New director of Cranbrook discusses institution’s future

Michael H. Hodges
Detroit News Fine Arts Writer

British-born photographer Christopher Scoates, who’s been director of the University Art Museum at California State University Long Beach, just took over as director at the Cranbrook Academy of Art & Art Museum on Monday. Scoates, 52, replaced architect Reed Kroloff, who left after seven years as director of the Bloomfield Hills graduate school of art and design.

The Detroit News caught up with Scoates last week.

You grew up in Andover, England. When did you move to the U.S?

I moved to this country in 1980. I was actually on a tennis scholarship at University of Florida. I was studying graphic design at the time and thought it was time to see the world.

You got your master’s in Fine Arts at Cranbrook in 1986. How’d you land here?

My photography instructor at Florida encouraged me, saying there was this amazing place called Cranbrook. He said he thought I’d like it, that it was very small, like a monastery.

And was Cranbrook good for you?

It changed my life. I got to spend two years really focused on making and thinking about art, and being around an incredible group of peers and visiting artists. Daniel Libeskind (who designed the Ground Zero master plan in New York) was teaching architecture. It was a very vibrant time.

What’s your vision for Cranbrook?

It needs to continue forging a future that builds on its history of innovation and its international reputation as an institution of great excellence. The Cranbrook brand and message are very strong. I hope to create partnerships beyond the walls of the campus — to reach out to Detroit, to London, and other parts of the world. That’s part of the challenge: to continue to raise Cranbrook’s profile.

What do you hear on the West Coast about Detroit?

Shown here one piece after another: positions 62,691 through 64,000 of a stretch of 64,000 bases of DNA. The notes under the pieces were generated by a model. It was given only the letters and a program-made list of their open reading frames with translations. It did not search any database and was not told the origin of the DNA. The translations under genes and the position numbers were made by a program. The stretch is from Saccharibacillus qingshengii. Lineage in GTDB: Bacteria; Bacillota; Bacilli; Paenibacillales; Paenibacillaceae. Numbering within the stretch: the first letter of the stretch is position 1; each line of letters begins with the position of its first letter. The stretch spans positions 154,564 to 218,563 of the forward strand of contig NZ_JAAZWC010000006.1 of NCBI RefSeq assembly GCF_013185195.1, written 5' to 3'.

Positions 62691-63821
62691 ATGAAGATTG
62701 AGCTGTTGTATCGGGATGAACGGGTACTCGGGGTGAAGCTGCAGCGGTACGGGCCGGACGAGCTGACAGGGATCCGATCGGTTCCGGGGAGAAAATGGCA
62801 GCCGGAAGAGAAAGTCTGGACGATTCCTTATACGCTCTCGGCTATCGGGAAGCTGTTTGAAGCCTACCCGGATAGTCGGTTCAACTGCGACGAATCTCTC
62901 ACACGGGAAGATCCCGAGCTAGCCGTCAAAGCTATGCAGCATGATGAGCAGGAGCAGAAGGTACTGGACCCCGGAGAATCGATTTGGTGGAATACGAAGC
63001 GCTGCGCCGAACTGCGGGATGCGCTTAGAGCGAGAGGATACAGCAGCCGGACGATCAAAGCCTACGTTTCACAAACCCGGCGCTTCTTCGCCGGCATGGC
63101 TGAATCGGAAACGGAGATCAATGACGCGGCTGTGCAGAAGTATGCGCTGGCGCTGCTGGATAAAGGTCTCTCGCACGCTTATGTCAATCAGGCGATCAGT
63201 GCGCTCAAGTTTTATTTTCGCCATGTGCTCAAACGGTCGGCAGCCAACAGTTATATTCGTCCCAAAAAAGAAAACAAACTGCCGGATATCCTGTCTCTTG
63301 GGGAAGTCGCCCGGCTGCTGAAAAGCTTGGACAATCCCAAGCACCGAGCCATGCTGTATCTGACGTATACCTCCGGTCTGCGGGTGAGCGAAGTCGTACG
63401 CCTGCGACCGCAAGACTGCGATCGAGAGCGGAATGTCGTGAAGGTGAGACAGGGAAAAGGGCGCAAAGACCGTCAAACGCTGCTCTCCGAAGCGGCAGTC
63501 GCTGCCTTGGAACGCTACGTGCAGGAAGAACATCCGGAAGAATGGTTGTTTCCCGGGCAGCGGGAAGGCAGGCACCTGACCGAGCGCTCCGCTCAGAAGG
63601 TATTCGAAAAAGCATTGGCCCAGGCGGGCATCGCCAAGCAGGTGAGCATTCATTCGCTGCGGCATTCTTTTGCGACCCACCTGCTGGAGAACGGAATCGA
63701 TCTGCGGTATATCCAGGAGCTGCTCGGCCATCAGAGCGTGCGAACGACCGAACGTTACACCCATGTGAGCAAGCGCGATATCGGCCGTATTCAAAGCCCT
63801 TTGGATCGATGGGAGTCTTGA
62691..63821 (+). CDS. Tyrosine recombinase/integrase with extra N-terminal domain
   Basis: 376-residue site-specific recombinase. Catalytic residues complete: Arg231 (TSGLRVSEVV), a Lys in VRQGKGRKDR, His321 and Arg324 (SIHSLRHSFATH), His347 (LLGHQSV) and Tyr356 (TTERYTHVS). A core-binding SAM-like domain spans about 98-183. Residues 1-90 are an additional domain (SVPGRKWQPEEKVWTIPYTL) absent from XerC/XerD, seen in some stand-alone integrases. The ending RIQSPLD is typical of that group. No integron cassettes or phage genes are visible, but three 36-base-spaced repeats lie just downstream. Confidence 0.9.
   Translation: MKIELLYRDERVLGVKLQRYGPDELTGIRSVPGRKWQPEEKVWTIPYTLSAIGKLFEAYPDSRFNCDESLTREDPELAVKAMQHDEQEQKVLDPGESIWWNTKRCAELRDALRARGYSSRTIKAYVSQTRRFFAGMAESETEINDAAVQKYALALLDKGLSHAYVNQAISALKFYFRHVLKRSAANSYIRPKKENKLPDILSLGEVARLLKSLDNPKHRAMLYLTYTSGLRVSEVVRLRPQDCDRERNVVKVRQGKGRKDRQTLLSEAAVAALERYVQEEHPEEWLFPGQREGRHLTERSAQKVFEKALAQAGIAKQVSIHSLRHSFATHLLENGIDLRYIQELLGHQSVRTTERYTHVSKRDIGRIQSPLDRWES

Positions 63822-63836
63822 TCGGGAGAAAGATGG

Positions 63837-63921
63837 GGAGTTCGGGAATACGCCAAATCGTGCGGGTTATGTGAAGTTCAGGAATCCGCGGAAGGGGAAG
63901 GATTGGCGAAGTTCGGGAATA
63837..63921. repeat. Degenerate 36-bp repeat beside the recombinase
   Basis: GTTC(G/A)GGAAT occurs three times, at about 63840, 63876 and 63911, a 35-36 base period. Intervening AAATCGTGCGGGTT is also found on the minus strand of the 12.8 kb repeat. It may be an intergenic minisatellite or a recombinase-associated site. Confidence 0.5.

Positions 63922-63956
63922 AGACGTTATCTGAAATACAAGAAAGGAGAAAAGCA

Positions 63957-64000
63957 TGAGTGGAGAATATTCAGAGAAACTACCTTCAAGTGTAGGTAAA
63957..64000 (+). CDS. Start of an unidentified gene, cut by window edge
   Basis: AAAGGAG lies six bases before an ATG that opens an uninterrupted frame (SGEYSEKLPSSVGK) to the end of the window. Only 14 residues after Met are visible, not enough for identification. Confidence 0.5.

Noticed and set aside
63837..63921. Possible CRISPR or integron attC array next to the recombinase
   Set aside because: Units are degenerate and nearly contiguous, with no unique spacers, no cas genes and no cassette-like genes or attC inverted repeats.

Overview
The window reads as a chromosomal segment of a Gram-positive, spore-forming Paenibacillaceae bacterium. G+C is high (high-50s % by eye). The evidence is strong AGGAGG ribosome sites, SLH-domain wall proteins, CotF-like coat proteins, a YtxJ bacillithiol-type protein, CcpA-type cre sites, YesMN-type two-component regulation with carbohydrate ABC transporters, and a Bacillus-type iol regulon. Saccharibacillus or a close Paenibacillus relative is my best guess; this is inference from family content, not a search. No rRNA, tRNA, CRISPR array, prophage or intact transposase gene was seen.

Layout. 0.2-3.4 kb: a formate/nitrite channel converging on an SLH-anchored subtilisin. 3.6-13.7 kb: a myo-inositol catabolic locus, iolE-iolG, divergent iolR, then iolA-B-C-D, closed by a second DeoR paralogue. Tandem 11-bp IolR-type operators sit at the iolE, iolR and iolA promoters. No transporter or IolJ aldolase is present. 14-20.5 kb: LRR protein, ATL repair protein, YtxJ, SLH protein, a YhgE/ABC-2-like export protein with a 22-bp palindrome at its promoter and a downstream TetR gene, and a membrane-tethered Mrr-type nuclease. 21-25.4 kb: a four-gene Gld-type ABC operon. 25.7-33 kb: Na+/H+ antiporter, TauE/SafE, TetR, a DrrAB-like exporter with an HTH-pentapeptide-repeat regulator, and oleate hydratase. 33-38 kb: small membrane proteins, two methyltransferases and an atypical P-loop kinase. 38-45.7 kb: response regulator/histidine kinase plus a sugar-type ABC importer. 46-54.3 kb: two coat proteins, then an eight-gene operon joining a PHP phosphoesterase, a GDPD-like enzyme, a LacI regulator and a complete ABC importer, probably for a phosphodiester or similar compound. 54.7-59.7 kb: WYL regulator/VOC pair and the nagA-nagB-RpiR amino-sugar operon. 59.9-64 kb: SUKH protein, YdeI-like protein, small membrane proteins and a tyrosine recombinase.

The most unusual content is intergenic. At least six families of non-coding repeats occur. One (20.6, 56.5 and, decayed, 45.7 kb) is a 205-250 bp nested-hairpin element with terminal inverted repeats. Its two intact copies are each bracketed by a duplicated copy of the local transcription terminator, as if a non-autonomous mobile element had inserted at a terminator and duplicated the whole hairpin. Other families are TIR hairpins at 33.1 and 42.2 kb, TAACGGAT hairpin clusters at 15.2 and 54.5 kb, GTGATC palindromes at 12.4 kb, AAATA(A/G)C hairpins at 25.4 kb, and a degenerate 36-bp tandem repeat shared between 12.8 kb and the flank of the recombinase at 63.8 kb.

I think people are again looking at Detroit as the city of the future. It has a great history in terms of the arts, and between the Detroit Institute of Arts, the University of Michigan, Cranbrook and other places in town, there could be a really interesting collaborative matrix of people doing great stuff. I’d like to be a part of that.

What do you see for the Cranbrook Art Museum?

I’m interested in what the university art museum of the future looks like. It’s not going to be the same as 30 years ago. You don’t talk about sculpture, painting and architecture in the same way anymore. There’s an enormous convergence of disciplines, and we look at the world differently today —there are all these screens. The way the younger generation sees the world in art is very different from the way we saw it years ago. That will inevitably have an enormous impact on way we teach, curate and create.

Speaking of enormous impact, didn’t you and your wife just have a child?

Yes. Jasper was born Aug. 1 at 5 p.m. He’s a little bundle of joy, and I can’t imagine better place to raise a child than at Cranbrook, where he’ll be running around the Triton Pools and hanging around artists. (Scoates laughs.) Of course, he’ll end up being an accountant.